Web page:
I have to admit that I slept through a lot of my CalArts "History of Photography" class. I was waist-deep in my own second-semester projects and the class was in a comfortable, air-conditioned and darkened theatre with deep cushioned seats. Sometimes I'd wake up and my friends would have drawn on me, with the approval (if not participation?) of the teacher.
One time I woke up to see this photo, twelve feet tall.
At the time I'd never heard of Garry Winogrand. The photos came from a planet past my comprehension, though I could not look away. At that moment I got the impression that the desperation I saw in those photos was a desperation in Garry himself. It's an impression I've never lost -- the belief that it must have been painful to be Garry Winogrand, that there's a sort of weary melacholy in him even when smiling.
I wish I could say that seeing this made me rush right outdoors with my Nikon, but I was too caught up in filmmaking and theatre at the time. The camera stayed mostly on the sideline. Later on, when my shooting rose from its own slumber, this image and a thousand more like it were waiting just below the surface of my consciousness.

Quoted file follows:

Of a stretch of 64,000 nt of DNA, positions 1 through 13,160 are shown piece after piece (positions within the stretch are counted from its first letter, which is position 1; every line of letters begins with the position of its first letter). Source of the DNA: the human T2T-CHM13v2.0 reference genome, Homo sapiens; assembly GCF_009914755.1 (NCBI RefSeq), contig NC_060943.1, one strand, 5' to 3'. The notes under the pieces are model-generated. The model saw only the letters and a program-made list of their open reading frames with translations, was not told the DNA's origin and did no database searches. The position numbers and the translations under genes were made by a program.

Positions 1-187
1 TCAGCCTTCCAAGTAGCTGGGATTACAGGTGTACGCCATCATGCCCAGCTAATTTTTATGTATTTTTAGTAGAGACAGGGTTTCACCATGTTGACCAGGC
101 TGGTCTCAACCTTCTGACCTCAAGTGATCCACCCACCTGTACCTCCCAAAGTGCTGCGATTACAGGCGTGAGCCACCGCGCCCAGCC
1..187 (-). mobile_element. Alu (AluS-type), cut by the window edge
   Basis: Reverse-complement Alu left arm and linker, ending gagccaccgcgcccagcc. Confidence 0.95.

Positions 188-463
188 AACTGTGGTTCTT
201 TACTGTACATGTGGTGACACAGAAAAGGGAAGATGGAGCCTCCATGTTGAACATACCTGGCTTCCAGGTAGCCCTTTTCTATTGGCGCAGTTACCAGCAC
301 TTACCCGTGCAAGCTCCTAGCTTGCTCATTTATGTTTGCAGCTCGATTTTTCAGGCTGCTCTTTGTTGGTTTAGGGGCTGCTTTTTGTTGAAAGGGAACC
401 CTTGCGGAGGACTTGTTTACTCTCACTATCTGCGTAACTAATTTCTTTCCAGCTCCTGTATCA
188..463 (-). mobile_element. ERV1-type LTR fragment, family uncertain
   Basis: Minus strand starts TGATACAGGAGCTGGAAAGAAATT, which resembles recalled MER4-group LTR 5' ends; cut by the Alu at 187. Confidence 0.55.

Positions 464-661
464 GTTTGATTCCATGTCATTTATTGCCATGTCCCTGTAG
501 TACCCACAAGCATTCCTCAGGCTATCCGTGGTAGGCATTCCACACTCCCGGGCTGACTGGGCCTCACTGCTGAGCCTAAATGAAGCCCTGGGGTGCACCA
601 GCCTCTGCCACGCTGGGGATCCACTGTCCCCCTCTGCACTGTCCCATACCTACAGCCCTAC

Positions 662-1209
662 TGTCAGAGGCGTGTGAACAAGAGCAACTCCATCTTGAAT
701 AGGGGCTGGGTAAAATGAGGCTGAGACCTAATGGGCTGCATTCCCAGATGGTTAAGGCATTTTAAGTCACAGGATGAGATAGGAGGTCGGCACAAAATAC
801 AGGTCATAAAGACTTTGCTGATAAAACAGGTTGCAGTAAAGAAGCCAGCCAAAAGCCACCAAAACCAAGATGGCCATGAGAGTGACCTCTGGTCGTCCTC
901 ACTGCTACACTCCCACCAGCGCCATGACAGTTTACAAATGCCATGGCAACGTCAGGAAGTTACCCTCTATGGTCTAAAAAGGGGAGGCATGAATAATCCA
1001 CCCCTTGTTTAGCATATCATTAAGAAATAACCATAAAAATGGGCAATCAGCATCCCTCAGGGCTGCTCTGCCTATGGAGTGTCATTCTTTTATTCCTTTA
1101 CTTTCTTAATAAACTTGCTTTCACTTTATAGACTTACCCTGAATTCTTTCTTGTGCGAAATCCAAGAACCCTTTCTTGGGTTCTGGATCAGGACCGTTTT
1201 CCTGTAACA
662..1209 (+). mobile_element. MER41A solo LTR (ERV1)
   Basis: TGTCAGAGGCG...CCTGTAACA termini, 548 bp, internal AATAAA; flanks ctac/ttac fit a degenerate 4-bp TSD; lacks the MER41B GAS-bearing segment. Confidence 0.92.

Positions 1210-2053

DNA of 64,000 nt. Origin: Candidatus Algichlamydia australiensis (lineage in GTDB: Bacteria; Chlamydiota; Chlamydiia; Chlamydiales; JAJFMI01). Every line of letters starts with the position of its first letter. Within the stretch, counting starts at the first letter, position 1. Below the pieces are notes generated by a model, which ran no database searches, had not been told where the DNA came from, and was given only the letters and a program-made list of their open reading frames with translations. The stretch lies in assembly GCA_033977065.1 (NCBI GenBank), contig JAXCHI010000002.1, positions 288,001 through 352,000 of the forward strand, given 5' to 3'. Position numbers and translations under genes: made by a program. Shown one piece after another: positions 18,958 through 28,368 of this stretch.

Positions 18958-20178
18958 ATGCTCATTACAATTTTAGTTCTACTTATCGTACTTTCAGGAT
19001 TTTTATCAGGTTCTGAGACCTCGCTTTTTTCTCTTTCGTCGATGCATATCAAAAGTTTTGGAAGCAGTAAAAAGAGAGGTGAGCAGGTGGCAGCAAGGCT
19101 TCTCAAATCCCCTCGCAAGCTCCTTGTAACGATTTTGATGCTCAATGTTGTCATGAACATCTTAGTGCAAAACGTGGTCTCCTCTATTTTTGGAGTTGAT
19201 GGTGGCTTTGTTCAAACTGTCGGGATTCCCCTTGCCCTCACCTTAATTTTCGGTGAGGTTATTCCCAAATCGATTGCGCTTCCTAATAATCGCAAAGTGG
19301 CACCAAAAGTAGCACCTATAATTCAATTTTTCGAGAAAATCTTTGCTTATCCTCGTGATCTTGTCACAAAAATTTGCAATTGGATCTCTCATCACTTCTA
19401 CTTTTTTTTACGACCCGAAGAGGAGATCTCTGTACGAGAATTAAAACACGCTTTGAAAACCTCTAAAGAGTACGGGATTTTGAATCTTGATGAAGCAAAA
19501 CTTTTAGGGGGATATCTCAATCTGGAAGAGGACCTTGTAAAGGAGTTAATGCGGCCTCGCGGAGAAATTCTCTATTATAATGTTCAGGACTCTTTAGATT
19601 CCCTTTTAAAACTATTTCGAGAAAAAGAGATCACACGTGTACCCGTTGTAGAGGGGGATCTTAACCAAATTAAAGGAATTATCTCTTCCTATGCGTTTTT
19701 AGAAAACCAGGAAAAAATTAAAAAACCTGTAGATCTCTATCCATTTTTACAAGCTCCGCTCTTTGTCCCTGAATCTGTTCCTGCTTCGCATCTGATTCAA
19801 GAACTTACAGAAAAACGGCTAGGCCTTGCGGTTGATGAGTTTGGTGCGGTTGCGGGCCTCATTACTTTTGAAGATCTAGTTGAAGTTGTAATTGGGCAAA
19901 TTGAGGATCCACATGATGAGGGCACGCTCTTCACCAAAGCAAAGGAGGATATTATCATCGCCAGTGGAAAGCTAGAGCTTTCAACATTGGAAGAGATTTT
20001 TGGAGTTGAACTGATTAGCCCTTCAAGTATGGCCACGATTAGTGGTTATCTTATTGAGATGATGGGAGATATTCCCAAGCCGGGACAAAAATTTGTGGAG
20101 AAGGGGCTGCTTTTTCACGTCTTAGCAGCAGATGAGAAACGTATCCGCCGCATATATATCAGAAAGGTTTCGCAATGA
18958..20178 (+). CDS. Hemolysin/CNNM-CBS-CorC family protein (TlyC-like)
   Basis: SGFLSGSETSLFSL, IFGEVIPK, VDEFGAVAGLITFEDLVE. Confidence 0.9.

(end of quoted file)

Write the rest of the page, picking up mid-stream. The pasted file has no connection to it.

Kristie Lu Stout hosts a CNN "Summit" Panel, Palo Alto, 2007
Whaddaya know, the new issue of Consumer Reports has arrived and what do they pick as their favorite compact camera? The LX2, the latest variant of the LX1 (bigger LCD, higher res, higher ISO's, but the same lens, UI, and camera frame).
I couldn't help but get a smile out of their pic, though: what's she looking through?
The weird part is, I was just getting ready to blog about that topic anyway: not Consumer Reports, but viewing with the LX1 (or LX2, or Leica D-Lux2, or D-Lux3).
At this point I pretty-much know what the field of view is (especially given how much hipshooting I've done), just looking around. I can "see" the picture in front of me without any camera, so I've found it's comfortable enough to just pretend there's a viewfinder. No glued-on dots or minifinder, just hold the camera up near where my eye is (without covering the eye, as CR has bizarrely done), and go ahead & shoot. I can see the top of the lens to ensure me it's pointing straight, and a bit of the LCD glow gives me some vague notion about the luminance (which I usually ignore can't turn it off, alas -- gaffer tape and a bit of black paper to the rescue?).
And then yesterday, I finally got to reading Sean Reid's Review of the D-Lux 3 and he's commenting on the lack of detail in any LCD screen. Second-Opinion co-reviewer Mitch Alland has his own VF/LCD take, where he say his use of the LCD is mostly about gross-scale framing, and that (somehow) he too uses his un-VF'd eye a fair bit (though not, I think, the way I'm showing here).